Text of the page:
1) Blessings of deacons, priests, and bishops -- All blessings are considered sacramentals. The blessings of deacons, priests, and bishops, such as the consecration of churches, the absolution contained in the Confiteor at Mass, the Asperges, and the blessings bestowed on palms, candles, or ashes are all sacramental actions.
Lay Catholics are free to bless objects, and we do so often in blessing our children, blessing meals, blessing Advent wreaths or Mary Gardens, etc. However our blessings act as ‘mere’ plea to God. Ordained Catholic clergy (deacons, priests, bishops) alone have been given the power to bless with a guarantee, as it were, and it is they and they alone who can take a new crucifix or rosary and turn them into sacramentals with the power and prayers of the entire Church behind them.
2) Exorcisms -- One of the most remarkable effects of sacramentals is their ability to drive away evil sprits. Exorcisms constitute the second category of sacramentals. They can be found in prayers or even placed upon other sacramentals such as the St. Benedict medal.
3) Blessed objects of devotion -- The Church blesses an untold variety of objects which the faithful use to inspire devotion. It would be impossible to list them all, but some of the main ones are holy water, candles, ashes, palms, crucifixes, medals, rosaries, scapulars, and images of Our Lord, the Blessed Virgin, and the saints. Some of these blessed objects, namely candles, ashes, and palms, are given to us directly through the liturgy. Others, such as the scapular, rosary and Miraculous Medal have been instituted or directly propagated by Our Blessed Mother. Sacramentals such as these play a pivotal role in the devotion and spiritual life of any Catholic and should be treated with the respect and dignity they deserve.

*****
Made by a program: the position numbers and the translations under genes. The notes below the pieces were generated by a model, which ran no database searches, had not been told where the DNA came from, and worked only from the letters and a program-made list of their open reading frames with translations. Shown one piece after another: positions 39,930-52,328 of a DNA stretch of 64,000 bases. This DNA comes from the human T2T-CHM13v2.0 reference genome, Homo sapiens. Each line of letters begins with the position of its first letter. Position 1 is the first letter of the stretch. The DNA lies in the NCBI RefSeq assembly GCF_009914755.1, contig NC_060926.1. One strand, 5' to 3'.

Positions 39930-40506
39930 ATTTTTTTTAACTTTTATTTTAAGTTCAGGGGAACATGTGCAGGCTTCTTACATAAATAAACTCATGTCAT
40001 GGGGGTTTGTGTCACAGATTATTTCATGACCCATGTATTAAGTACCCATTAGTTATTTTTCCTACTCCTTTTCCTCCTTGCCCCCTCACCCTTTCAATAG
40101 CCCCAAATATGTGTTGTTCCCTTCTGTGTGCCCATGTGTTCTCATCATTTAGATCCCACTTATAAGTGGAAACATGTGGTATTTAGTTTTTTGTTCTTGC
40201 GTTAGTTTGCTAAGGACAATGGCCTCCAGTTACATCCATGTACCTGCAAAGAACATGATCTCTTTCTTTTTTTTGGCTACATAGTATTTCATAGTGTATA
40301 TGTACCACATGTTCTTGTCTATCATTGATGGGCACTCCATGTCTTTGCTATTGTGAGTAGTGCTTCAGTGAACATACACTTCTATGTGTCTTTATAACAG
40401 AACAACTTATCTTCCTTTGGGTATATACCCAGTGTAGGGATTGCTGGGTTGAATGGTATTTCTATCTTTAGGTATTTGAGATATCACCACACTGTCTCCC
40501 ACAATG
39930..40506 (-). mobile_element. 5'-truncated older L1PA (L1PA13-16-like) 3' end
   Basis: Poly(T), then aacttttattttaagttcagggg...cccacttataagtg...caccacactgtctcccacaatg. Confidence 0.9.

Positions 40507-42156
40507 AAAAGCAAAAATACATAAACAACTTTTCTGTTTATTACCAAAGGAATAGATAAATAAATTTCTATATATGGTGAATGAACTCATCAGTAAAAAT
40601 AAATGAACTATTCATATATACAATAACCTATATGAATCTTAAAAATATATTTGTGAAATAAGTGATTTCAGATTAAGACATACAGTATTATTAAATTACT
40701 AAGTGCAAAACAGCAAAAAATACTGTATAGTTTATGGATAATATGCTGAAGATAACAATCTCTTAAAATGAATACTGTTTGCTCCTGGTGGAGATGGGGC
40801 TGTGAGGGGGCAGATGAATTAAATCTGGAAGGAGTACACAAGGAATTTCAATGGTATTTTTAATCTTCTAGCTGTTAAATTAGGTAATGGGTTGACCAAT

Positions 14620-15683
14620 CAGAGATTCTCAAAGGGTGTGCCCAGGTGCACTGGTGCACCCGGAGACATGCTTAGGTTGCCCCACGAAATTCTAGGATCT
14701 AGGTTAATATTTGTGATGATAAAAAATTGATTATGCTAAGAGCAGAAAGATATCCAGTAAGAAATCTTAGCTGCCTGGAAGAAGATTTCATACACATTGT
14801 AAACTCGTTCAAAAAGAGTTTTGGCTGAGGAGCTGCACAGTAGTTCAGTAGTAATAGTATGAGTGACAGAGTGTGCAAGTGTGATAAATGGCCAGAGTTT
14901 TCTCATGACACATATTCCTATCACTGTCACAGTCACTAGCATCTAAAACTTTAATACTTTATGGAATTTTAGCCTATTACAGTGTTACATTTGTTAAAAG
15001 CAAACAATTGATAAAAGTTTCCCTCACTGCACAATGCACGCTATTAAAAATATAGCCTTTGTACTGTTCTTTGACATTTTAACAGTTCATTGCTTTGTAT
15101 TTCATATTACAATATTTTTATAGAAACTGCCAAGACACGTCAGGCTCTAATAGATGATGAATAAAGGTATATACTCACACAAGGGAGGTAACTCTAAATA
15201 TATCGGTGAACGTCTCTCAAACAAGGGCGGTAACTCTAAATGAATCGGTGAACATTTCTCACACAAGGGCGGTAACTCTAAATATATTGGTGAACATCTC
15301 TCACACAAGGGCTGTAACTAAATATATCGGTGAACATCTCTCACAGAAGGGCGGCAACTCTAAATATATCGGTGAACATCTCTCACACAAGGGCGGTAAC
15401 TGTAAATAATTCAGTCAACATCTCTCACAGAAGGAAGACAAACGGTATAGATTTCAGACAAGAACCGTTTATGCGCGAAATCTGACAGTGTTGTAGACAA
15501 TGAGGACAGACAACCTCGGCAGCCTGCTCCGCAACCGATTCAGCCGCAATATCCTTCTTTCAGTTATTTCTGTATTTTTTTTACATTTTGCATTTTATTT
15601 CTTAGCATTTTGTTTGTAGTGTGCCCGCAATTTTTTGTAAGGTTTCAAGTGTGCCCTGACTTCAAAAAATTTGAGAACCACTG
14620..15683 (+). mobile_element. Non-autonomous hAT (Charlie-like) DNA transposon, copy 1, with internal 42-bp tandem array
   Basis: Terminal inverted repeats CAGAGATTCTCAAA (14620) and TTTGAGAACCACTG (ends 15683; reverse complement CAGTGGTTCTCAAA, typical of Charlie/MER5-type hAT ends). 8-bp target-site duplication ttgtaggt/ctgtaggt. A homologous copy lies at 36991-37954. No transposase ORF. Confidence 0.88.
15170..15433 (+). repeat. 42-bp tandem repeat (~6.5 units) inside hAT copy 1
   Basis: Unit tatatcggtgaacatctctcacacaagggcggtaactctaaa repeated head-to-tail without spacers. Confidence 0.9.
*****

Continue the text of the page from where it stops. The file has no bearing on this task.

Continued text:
4) Rubrics and prayers -- It is easy to forget that rubrics and prayers are all sacramentals, such as the bowing of the head at the holy name of Jesus or the sign of the cross. Many of these actions are used so often that they are performed flippantly and without thought. How easy it is to forget that a sincere recitation of the Confiteor before communion and the absolution of the priest afterwards can remit venial sin and be used as a way of purifying one’s soul before receiving Holy Communion. How often in a day do we make the sign of the cross, forgetting that it is a testimony of faith in the Trinity to Whom we belong and in the act of Redemption. All these things should be done deliberately and devoutly, since they were deliberately instituted by the church to aid us in attaining a deep love of God.
Disposing of Sacramentals
When a material sacramental becomes so worn that it can no longer be used as a sacramental, one should not casually toss it into the trash. To prevent desecration, the sacramental should be returned to the earthly elements. Holy water, for example, should be poured into a hole dug in the earth, in a spot no one would walk over. Combustible sacramentals, such as scapulars and holy books, should be burned and then buried. Larger sacramentals that do not burn should be altered so that their form no longer appears to be a sacramental (for example, a statue should be broken up into small pieces) and then buried. Objects made of metals can be melted down and used for another purpose.
Items lose their blessing or consecration if they are desecrated, if they are substantially broken such that they can no longer be used for their sacred purpose. It is forbidden to sell blessed objects, see CCC 2121.